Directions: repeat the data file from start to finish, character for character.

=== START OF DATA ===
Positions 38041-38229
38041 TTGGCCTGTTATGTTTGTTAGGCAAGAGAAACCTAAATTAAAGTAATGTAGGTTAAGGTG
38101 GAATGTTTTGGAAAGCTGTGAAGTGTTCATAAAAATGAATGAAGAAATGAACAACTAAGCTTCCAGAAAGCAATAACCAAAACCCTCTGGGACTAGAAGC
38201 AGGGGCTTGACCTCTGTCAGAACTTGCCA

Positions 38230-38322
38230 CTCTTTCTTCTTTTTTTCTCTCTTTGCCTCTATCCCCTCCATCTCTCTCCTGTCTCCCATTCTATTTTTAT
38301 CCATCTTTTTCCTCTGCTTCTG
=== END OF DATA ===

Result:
Positions 38041-38229
38041 TTGGCCTGTTATGTTTGTTAGGCAAGAGAAACCTAAATTAAAGTAATGTAGGTTAAGGTG
38101 GAATGTTTTGGAAAGCTGTGAAGTGTTCATAAAAATGAATGAAGAAATGAACAACTAAGCTTCCAGAAAGCAATAACCAAAACCCTCTGGGACTAGAAGC
38201 AGGGGCTTGACCTCTGTCAGAACTTGCCA

Positions 38230-38322
38230 CTCTTTCTTCTTTTTTTCTCTCTTTGCCTCTATCCCCTCCATCTCTCTCCTGTCTCCCATTCTATTTTTAT
38301 CCATCTTTTTCCTCTGCTTCTG